Looking to keep the momen- tum going, Manhattan couldn’t quite yet escape the domino ef- fect COVID-19 was having. The team’s home game vs. Rider on March 28 ended up being cancelled due to virus problems within the Broncs program and was never made up much to Rider’s convenience. Besides having to finish in the top seven, the minimum requirement for qualifying for the playoffs was playing three home games. Rider took advantage of that loophole by only playing three games in the regular season, all of which came at home. Their 2-0-1 record was good enough for the two seeds in the MAAC playoffs, and it was anomalies like that which eventually came back to bite the Jaspers.
The Jaspers’ third game was against the Niagara Pur- ple Eagles on April 1 in Buffa- lo. Niagara, who finished their season 4-2, had four home games this season compared to the Jaspers’ two. As if things couldn’t get worse for Manhattan, their 2-0 loss to Niagara came amidst a snowstorm in the Buffalo area on the first day of April.
“They had no lockers for us because of COVID,” Scott said about the trip to Niagara. “We stood in the middle of the field during a snowstorm for 15 minutes while they went inside to a warm locker room.”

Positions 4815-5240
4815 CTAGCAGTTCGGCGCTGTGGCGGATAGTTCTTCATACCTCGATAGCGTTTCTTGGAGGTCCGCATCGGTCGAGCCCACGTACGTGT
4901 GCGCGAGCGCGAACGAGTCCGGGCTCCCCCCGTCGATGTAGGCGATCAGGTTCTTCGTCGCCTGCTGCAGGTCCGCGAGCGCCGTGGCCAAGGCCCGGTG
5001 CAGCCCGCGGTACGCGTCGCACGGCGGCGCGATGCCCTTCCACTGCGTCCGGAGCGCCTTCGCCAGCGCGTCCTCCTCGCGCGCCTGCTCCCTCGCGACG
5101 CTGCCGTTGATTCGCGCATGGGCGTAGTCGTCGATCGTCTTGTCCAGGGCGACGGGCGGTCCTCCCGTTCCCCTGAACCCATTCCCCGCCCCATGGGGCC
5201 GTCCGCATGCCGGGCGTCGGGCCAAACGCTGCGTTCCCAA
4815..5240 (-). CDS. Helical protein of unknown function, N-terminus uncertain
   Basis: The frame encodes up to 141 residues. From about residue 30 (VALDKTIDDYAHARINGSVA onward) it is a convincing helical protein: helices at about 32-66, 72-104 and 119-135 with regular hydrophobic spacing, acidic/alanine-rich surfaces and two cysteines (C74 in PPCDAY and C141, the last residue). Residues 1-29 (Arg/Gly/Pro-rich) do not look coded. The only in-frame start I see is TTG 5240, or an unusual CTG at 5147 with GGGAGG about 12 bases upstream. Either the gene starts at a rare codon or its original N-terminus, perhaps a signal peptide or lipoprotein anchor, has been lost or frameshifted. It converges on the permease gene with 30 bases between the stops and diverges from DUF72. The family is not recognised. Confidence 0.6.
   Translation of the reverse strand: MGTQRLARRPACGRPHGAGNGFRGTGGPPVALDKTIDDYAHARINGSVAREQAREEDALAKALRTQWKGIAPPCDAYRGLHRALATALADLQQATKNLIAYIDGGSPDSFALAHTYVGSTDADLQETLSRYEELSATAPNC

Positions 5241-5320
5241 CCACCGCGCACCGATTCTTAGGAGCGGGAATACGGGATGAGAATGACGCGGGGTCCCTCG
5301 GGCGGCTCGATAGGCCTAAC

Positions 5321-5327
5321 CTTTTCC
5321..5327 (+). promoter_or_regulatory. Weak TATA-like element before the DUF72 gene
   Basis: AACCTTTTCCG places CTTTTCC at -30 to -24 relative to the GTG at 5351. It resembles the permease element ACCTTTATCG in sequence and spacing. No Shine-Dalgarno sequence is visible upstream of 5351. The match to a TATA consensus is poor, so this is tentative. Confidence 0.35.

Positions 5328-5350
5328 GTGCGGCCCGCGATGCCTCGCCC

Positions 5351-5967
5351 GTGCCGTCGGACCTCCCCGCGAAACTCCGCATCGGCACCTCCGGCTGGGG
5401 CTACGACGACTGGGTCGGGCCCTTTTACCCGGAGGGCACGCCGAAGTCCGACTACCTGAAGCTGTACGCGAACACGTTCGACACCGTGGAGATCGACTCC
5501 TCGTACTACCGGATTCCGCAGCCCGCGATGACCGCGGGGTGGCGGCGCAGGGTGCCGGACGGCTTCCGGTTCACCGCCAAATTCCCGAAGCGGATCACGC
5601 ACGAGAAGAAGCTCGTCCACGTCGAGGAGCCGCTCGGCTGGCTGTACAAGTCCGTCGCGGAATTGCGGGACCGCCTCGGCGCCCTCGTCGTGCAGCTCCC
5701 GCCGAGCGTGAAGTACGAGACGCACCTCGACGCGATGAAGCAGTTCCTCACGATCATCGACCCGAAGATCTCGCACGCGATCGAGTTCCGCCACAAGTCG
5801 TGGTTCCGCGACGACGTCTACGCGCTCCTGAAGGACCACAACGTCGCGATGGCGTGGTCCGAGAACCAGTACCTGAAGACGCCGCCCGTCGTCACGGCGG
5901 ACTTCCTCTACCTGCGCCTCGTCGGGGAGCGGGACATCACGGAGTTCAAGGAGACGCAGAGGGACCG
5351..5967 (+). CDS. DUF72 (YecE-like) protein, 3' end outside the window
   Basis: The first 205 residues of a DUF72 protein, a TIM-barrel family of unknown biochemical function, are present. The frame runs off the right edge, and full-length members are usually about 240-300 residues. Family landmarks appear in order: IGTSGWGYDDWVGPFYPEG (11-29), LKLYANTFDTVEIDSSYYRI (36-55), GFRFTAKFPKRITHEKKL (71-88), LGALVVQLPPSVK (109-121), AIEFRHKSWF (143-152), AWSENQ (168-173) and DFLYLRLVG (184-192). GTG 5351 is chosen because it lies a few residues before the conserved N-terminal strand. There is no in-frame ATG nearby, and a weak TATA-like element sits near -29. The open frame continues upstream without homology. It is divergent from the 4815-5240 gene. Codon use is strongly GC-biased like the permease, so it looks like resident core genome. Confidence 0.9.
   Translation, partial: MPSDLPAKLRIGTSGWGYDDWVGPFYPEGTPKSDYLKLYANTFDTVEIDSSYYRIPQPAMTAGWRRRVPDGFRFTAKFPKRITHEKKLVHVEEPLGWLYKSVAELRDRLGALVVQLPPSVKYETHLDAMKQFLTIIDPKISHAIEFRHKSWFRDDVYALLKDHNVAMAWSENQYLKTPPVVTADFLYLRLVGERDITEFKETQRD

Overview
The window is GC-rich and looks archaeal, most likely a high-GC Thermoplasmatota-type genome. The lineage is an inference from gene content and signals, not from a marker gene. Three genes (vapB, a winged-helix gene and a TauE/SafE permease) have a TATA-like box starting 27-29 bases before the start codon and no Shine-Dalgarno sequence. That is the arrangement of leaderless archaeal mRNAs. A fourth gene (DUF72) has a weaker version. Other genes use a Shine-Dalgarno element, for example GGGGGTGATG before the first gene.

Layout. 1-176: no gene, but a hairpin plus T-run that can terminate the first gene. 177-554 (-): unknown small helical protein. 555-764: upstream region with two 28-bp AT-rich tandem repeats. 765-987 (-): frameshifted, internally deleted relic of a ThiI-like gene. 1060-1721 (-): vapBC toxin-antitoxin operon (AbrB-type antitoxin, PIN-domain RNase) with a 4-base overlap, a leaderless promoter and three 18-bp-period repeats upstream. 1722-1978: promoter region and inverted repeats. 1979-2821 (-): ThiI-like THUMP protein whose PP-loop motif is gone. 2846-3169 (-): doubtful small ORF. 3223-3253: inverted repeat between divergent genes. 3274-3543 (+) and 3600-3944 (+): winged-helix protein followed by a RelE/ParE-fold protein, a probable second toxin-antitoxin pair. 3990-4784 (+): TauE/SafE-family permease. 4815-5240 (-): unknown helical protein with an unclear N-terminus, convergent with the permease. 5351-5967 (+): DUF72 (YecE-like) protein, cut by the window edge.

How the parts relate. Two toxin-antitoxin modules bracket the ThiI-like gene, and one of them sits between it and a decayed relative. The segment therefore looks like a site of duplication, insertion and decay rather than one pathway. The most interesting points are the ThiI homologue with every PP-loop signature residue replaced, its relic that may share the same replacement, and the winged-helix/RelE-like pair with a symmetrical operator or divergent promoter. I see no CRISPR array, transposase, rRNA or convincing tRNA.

Their best performance of the season came at home against Canisius on April 3 when they beat the Golden Griffs 4-2 on Senior Day. Senior Brandon Joseph-Baudi stole the show with two goals in helping the Jaspers get their record back to .500 at 2-2.
The Jaspers’ season took a turn for the worse over the last two games of the season on the road against Fairfield and Quinnipiac. Having to play their final four games in just eight days, Manhattan had very little left in the tank and lost both games 2-0. Even despite that, the Jaspers still almost qualified for the MAAC Playoffs, if not for their goal differential of minus eight being one goal worse than it needed to be.
Scott knows his program controlled all they could amidst a weird sequence of events, but ended up falling short. His focus is now on the fall season and getting his players ready for the challenge of the new season in the quest for an elusive MAAC Championship.
“What we do this summer in terms of preparation and in terms of what they boys do in reflecting is something we have to get done,” Scott said. “There can’t be any excuses this fall and my message to the team is prove these were uncontrollable factors this Fall.”
In addition to the incoming class of new players, Joseph-Baudi and Oswald Annang are both planning to return for their fifth season in light of all NCAA student-athletes being given an extra year of eligibility. Scott is also looking forward to the return of Busch and to a full recovery from injury for junior midfielder Jamie Cotter.
“You take away the experi- ence of guys like Simon Busch, Jamie Cotter and Desmond Cole and suddenly that’s half our senior group,” Scott said about losing key pieces. “We welcome Jamie back who started training this week and we welcome Simon back.”
Similar to the 2019 season, Scott is also working on putting together a competitive non-conference schedule featuring schools from larger conferences.
“I want to put games in front of our guys that are gonna be an example of what it’s going to feel like when you go to Quinnipiac, when you play Fairfield.”